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The Septuagint: A column of uncial text from 1 Esdras in the Codex Vaticanus
The Septuagint: A column of uncial text from 1 Esdras in the Codex Vaticanus

The Septuagint (/ˈsɛptuədʒɪnt/), or simply "LXX", is the Koine Greek version of the Hebrew Bible, erroniously assumed to be translated in stages between the 3rd and 1st centuries BC in Alexandria. The Septuagint was most probably translated by Origen in about 250 AD. There is at least one nearly complete text of the LXX, Codex Alexandrinus. Nearly complete texts of the Septuagint are also found in the Codex Vaticanus and Codex Sinaiticus.


Did Jesus use an LXX?

The Lord Jesus Christ and the apostles did not quote from a Pre-Christian LXX, but rather Old Testament quotes within the Greek New Testament were later added to Greek Old Testament versions to make it seem that way. What is generally referred to as the LXX today are bascially compilations of different Greek translations taken from Vaticanus, Sinaiticus and Alexandrinus, which do not perfectly coincide. Many modern versions like the RSV, NIV will often reject the Hebrew readings and then tell you in a footnote: "SOME LXX versions say...." It must be noted that not all LXX versions read the same. It would be impossible to reconstruct what a pre-Christian LXX version may have looked like, even if such a thing had existed.

The Seventy Two

The Septuagint (70) got its name by supposedly having been written by six scholars from each of the twelve tribes of Israel who traveled to the city of Alexandria in Egypt, where they miraculously produced their Greek translation from the Old Testament Hebrew Scriptures. But this would have been an unscriptural practice. The custodians of the Old Testament Scriptures were members of the tribe of Levi alone, and not any of the other tribes.

Also, many orthodox Old Testament Jews hated Paul's ministry to the Gentiles, and never would have accepted an Old Testament translation made from a heathen, Gentile language. A Greek Old Testament translation into a pagan tongue and produced by the other eleven tribes in addition to the Levites would have been utterly rejected by the Jews and mast probably Jesus Himself.

One must ask, why would Jesus quote a Greek manuscript to Hebrew speaking Jews?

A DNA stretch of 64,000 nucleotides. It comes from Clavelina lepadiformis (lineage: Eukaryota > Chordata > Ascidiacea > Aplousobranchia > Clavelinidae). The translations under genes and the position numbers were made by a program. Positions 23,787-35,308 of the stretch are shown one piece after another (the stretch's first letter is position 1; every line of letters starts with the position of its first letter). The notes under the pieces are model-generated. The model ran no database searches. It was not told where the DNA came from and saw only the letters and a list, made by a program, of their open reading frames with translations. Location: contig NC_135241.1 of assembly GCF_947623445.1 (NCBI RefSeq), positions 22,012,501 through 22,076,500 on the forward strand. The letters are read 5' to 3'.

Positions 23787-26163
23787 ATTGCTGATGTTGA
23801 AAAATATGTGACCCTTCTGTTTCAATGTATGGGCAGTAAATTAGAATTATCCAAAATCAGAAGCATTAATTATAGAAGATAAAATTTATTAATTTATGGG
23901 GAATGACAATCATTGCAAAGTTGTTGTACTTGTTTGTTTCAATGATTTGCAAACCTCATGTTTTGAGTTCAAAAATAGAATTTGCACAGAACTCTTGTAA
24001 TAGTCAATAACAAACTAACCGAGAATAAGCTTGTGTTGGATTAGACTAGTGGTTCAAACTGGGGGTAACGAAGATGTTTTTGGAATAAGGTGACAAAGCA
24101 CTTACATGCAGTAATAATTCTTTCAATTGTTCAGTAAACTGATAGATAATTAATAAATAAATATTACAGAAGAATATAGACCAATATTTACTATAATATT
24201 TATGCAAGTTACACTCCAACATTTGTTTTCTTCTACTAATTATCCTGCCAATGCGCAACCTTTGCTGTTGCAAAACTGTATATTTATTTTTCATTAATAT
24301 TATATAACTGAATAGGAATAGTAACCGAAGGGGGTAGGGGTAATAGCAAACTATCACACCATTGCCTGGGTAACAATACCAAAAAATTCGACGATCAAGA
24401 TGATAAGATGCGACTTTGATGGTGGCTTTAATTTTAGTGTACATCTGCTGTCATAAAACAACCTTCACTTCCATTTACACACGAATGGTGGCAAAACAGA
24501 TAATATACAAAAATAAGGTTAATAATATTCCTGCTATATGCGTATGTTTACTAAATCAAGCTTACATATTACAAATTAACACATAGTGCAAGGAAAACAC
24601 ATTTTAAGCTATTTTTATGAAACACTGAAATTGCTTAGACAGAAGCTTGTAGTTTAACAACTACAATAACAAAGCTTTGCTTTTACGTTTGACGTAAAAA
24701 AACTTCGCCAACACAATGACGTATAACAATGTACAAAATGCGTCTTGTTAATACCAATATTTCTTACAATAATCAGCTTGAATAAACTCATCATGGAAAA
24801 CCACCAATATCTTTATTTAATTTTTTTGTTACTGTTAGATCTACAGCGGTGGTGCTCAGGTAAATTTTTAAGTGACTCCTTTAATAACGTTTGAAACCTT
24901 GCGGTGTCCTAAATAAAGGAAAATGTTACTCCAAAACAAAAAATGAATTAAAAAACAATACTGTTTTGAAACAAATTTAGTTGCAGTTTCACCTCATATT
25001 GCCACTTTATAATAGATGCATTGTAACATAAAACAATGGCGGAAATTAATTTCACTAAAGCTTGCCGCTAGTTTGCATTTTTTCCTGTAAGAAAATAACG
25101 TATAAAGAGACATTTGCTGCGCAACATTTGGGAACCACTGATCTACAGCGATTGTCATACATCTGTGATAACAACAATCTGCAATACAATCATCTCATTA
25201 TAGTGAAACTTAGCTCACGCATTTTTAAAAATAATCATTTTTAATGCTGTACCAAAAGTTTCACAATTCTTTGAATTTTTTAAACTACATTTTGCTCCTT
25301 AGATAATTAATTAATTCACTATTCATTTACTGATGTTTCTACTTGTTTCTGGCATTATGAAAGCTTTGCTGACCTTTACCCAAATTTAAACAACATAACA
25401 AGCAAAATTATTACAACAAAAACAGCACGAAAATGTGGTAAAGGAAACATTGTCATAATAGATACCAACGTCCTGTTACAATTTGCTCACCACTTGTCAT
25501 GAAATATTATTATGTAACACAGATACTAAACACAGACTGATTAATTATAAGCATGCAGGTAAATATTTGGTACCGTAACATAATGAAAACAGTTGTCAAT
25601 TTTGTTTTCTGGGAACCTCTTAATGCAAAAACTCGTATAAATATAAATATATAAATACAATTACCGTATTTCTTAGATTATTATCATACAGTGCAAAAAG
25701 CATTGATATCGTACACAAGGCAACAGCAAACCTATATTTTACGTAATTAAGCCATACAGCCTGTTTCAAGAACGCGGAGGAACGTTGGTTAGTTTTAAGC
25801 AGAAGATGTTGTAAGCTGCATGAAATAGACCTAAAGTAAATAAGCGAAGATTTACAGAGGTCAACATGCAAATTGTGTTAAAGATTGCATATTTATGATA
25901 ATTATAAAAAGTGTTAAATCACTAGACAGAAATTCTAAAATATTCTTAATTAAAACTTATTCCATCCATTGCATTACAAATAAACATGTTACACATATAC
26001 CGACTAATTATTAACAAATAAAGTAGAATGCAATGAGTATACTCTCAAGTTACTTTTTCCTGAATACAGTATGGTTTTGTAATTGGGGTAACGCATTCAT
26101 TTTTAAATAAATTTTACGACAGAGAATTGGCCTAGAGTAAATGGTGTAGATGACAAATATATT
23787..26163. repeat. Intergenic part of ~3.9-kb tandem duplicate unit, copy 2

William Whitaker

William Whitaker wrote concerning the Septuagint:

"Learned men question, whether the Greek version of the Scriptures now extant be or be not the version of the seventy elders. The sounder opinion seems to be that of those who determine that the true Septuagint is wholly lost, and that the... Greek text as we have it, is a mixed and miserably corrupted document. Aristeas says that the Septuagint version was exactly conformable to the Hebrew originals, so that when read and diligently examined by skillful judges, it was highly approved by the general suffrage of them all. But this of ours differs amazingly from the Hebrew, as well in other places and books, as specially in the Psalms of David." (William Whitaker, Disputations on Holy Scripture, 1588)

King James Translators

Miles Smith wrote the preface to the 1611 KJV and mentioned the LXX. Smiths main objective is to defend the right to translate, not the support of an ancient version. Smith admits that it is historically possible that the Hebrew may have been translated into Greek before Christ, but did not know this for certain.

Smith uses the LXX as an example of a translation to justify the KJV being translated, but in context questions the validity of the stories behind the LXX and also Jerome:

"Neither did we run over the work with that posting haste that the Septuagint did, IF THAT BE TRUE which is reported of them, that they finished it in 72 days; [Joseph. Antiq. lib. 12.] neither were we barred or hindered from going over it again, having once done it, like S. Jerome, IF THAT BE TRUE which himself reporteth....

Serious Errors

Historically the LXX was only the Torah. So unless it is to be believed that Methuselah survived the flood by 14 years, and 100's of other errors, the modern LXX is to be utterly rejected as William Whitaker said, it "differes amazingly from the Hebrew"

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